9 Comments

  • ON GOLD AS “MAY BE” INVESTMENT.

    KEITH,

    YOU WERE RIGHT ON THE US DOLLAR GOING TO 83 ON THE INDEX (IT WENT TO 83.52). INTERMEDIATE TREND IS UP AND THE CURRENCY REMAINS ABOVE ITS 20,50 AND 200 DAY MOVING AVERAGES. SHORT TERM MOMENTUM INDICATORS ARE OVERBOUGHT AND SHOWING SIGNS OF ROLLING OVER. NOW, GOLD IS AT $1569.00 US. RESISTANCE IS AT $1619.00US AND SUPPORT AT $1554.00 US. STRENGTH RELATIVE TO S&P500 IS NEGATIVE, BUT SHOWS EARLY SIGNS OF CHANGE. I AM STILL WAITING FOR SHORT TERM INDICATORS TO SHIFT FROM NEUTRAL TO POSITIVE TO GET IN AND US DOLLAR TO KEEP ON ROLLING OVER TO THE DOWNSIDE. DO YOU AGREE?

    Reply
    • I have noted that gold has support at $1550-ish for a while. It may just hit that level. Will the US dollar pull back now that its overbought? Probably–but its to be seen whether thats a s/t pullback before it breaks its 83-84 area to the upside, or if its the end of that rally. Too early to call.
      I do think that gold will start to perform later in the summer as markets shift a bit of focus off of equities. We’ll see.

      Reply
  • The North Korea thing spooked the markets that one day but that seems to have passed now

    Reply
  • I have placed entry positions in HDGD and HXD and am looking for an entry into HSD.

    Your Anti-spam word for me was TOAST. Hope it’s not literal!

    Reply
  • Keith,

    Was wondering what you thought about QCOR, trades on the Nasdaq. It’s a pharma, basically one drug, for now, it’s been hitting it out of the park for the last 8 quarters has 0 debt on the balance sheet. Which direction do you think it goes from here.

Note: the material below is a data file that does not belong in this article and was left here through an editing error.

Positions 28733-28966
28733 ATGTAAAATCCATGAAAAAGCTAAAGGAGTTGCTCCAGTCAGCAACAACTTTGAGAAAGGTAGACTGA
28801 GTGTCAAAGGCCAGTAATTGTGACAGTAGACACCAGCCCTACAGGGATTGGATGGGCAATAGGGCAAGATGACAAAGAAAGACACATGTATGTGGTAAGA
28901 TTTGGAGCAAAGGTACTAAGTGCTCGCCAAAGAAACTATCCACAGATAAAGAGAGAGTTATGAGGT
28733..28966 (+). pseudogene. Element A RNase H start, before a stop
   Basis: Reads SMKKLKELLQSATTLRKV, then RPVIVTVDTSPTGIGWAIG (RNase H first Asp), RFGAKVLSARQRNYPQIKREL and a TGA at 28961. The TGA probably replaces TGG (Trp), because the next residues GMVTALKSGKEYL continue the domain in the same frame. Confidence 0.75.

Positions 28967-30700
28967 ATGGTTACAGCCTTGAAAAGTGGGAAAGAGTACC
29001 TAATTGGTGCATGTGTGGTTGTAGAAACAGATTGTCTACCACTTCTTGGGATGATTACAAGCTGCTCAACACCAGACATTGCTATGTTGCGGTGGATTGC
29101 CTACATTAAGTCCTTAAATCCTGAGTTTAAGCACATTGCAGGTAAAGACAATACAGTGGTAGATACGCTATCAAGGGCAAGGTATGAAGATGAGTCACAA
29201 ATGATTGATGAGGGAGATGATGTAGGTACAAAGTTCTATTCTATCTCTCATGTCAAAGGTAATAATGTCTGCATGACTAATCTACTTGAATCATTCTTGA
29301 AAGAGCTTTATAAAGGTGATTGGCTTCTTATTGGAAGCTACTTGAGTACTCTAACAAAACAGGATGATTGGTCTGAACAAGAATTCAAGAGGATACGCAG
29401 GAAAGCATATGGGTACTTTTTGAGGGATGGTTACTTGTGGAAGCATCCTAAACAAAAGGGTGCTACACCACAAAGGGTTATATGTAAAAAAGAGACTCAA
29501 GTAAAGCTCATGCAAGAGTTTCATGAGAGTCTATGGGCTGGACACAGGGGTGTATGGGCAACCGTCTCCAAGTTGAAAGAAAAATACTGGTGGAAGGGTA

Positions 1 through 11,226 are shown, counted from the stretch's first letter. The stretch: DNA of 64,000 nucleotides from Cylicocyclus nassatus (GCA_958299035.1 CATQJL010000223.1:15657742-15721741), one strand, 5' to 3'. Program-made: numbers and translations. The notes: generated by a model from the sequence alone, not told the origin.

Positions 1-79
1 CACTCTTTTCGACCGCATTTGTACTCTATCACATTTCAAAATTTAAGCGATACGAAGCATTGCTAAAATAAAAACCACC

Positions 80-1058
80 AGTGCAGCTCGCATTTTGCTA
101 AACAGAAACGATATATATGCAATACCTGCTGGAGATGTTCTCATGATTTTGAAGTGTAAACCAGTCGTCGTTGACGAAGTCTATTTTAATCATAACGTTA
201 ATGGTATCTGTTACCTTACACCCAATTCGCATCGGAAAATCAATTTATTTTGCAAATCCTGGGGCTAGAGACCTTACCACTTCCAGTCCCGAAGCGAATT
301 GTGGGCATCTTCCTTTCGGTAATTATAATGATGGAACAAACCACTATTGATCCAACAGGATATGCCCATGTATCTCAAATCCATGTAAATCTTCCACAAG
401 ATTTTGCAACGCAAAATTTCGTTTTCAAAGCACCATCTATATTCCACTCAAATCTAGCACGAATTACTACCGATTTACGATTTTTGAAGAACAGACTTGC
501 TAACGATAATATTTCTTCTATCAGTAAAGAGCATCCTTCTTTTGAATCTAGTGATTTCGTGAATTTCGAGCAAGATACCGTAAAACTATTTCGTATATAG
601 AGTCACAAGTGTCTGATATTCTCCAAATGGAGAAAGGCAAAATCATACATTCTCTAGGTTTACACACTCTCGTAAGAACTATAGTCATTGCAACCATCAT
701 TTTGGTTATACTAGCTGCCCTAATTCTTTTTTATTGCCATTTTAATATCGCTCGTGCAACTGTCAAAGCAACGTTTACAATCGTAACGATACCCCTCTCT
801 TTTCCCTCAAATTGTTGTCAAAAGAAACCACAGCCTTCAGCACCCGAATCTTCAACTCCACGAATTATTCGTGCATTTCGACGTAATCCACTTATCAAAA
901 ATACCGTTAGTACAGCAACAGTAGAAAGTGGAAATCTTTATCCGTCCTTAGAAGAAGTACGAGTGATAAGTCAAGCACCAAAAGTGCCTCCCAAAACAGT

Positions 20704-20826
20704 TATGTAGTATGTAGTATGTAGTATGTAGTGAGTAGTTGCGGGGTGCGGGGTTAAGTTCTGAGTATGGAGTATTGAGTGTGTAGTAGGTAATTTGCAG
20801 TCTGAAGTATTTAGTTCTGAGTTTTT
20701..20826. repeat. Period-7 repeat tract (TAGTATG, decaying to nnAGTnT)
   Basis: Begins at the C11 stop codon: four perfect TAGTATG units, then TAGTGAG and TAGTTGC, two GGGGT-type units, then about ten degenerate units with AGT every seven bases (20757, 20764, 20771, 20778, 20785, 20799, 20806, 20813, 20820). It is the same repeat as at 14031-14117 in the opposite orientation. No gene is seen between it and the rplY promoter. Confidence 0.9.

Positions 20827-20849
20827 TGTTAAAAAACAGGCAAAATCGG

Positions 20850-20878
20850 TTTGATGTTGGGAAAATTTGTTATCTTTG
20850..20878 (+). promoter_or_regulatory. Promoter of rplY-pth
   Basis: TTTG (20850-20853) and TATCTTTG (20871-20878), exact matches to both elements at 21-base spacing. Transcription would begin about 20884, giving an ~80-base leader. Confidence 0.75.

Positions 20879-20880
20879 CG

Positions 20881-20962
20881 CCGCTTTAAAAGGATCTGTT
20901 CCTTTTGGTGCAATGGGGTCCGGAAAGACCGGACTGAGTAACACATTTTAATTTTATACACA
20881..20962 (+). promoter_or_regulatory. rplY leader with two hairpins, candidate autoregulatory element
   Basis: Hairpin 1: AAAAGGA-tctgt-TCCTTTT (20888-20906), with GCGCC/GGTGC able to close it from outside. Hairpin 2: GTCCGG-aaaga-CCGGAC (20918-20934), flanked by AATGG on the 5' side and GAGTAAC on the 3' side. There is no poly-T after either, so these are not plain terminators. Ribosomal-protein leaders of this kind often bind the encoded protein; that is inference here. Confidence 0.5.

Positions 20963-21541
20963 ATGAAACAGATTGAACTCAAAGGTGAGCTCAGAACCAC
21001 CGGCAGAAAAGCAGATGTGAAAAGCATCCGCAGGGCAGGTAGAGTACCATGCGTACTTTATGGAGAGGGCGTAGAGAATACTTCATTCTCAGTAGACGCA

Thanks.

    Reply
    • Hi John–I cant answer individual stock qustions on my blog–too time consuming to write about everyones individual stock questions–but phone this one in on May 3rd (my next MarketCall Tonight appearance)!

      Reply
  • Keith
    I always enjoy your appearances on BNN Market Call and on friday you stated something that I wish you to expand on. You said that you felt the commodity bull market had peaked and was now in decline.What I have gleaned from you is that we are seeing an end to the cyclical bull within the long term secular bear market and perhaps a new secular bull after this next correction.I wonder how we can have any sustained bull market without commodities doing well ie developing countries consuming food,energy and materials. Developed countries are aging and deep in debt.If not commodities then what sectors do we shop for after this pullback?Or does the market just keep going sideways longer? I appreciate your thoughts

    Reply
    • Hi Doug
      I cant recall which blog entry I posted my original long term cyle commodity chart, but I will re do it on my next entry.
      Will stocks advance if commodities decline (long trend)?–the answer is, yes, stocks can still advance in a declining commodity environment. The last peak in this cycle war about 1984–and stocks began their greatest advance in history right around then. Commodity basked fell for over a decade, whicle stocks advanced aggressively.
      I’ll post the old chart soon.

      Reply